Cal Thomas: Was the price too high for release of soldier?

06/04/2014 12:00 AM

06/03/2014 5:33 PM

Euphoria over the Taliban’s release of Army Sgt. Bowe Bergdahl was quickly tempered by media reports that Bergdahl had abandoned his post and that his father made comments opposing the wars in Iraq and Afghanistan. Bergdahl’s father tweeted, “I am still working to free all Guantanamo prisoners. God will repay for the death of every Afghan child.”

Does that include those children killed while being used as human shields by the Taliban? Where is Bergdahl’s concern for women who die from “honor killings” and for girls who are denied an education?

The up-front cost of this “prisoner exchange” is the release of five terrorists from the U.S. prison at Guantanamo Bay. Future costs could be much higher. Not to mention the fact that news of the controversial exchange knocked reports on the Department of Veterans Affairs fiasco right off the front pages. Was this partly the administration’s intent?

Official U.S. policy has been that “we don’t negotiate with terrorists.” Except when we do. Sgt. Bergdahl, America’s only prisoner of war, was reportedly in failing health after more than five years in captivity, and negotiations to secure his release were urgent and laborious. But freeing five dangerous men to secure the release of one soldier could very well put this country in increased danger.

What should we have done? It depends upon the outcome one is seeking. If rescuing one man is paramount, then any price is worth it. But if that rescue leads to the deaths of others, as is likely, then the price is too high.

In a joint statement after President Obama’s announcement of the terrorists’ release, House Armed Services Committee Chairman Howard McKeon, R-Calif., and Sen. James Inhofe, R-Okla., the ranking Republican on the Senate Armed Services Committee, spoke of “consequences for the rest of our forces and all Americans. Our terrorist adversaries now have a strong incentive to capture Americans.”

The five terrorists include two senior militant commanders alleged to have been implicated in murdering thousands of Shiites in Afghanistan. The five have been shipped to Qatar. Obama says the Qatari government has assured him they will be subjected to security restrictions and won’t be a threat to the United States. How does he know this? Even in a “moderate” Muslim state like Qatar, Islamic blood is thicker than the “water” of infidels.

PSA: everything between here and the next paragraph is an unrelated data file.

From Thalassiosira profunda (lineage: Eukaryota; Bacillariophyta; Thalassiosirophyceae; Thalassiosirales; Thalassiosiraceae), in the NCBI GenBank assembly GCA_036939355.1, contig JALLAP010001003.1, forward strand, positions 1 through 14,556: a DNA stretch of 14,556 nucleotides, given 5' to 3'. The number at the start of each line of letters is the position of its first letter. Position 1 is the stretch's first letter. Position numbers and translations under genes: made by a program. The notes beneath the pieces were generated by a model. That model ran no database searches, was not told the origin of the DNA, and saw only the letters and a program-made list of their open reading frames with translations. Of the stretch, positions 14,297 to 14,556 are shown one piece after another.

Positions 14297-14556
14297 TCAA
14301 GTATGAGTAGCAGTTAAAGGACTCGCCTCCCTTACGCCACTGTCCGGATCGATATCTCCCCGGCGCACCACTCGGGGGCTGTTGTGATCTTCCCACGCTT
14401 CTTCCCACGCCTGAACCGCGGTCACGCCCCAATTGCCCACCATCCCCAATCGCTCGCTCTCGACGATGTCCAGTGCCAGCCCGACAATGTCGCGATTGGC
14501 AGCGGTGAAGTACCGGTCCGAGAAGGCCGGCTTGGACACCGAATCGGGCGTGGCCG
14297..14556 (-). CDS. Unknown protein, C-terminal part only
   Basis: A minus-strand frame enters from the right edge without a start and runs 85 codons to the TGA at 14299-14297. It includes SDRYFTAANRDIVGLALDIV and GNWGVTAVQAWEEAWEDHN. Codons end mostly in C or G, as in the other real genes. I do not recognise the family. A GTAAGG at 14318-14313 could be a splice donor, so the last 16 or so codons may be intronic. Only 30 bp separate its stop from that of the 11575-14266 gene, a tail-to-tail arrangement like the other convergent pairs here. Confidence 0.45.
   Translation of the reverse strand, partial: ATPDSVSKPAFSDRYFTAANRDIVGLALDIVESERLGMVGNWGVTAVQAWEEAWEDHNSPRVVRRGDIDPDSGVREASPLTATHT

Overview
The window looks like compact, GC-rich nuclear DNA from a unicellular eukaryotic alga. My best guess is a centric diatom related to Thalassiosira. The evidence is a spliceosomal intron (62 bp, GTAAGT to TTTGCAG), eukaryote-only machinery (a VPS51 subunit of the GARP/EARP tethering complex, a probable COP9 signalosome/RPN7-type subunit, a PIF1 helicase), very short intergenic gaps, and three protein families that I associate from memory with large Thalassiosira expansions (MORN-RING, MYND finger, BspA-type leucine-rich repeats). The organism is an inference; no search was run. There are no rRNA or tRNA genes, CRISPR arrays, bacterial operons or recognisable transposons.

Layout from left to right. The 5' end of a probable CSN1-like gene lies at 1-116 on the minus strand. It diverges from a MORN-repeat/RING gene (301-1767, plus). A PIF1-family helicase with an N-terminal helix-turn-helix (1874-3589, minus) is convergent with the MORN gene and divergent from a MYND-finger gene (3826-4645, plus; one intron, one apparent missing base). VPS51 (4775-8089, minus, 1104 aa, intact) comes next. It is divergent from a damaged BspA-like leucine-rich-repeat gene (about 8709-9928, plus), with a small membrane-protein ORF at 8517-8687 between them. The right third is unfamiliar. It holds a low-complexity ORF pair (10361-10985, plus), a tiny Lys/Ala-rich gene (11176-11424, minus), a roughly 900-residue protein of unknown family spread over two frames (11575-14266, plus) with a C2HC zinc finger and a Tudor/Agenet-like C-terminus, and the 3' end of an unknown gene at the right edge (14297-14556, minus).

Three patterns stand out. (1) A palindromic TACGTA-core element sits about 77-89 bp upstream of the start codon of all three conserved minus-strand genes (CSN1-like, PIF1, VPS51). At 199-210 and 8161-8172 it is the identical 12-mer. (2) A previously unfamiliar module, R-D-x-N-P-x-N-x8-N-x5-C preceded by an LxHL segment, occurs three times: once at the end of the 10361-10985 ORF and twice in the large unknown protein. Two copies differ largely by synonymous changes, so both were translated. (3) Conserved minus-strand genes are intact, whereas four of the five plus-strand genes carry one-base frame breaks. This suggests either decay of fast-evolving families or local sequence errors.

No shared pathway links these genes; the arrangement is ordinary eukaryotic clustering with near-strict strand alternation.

The prisoner release is another in a growing list of executive actions that bypass Congress, which has imposed strict statutory restrictions on moving detainees out of Gitmo. These include a determination by the defense secretary that any transfers are in America’s national security interests, that procedures are in place to substantially mitigate any future threats by the terrorists and, most important, that Congress receive notification 30 days before any planned release. Congress received no such notice. Once again, Obama has circumvented the law.

The track record of previous terrorist prisoners released from Gitmo is not a reason for confidence. According to a recent U.S. intelligence report, 603 prisoners have been freed from Guantanamo; 100 of them are confirmed to have returned to terrorism, and another 74 former inmates are suspected of returning to terrorism.

Radical Islamists are serious about killing in pursuit of their extreme objectives. Releasing their soldiers can only embolden them to take more Americans hostage. The deal for Bergdahl may well turn out to have been a bargain with the devil.

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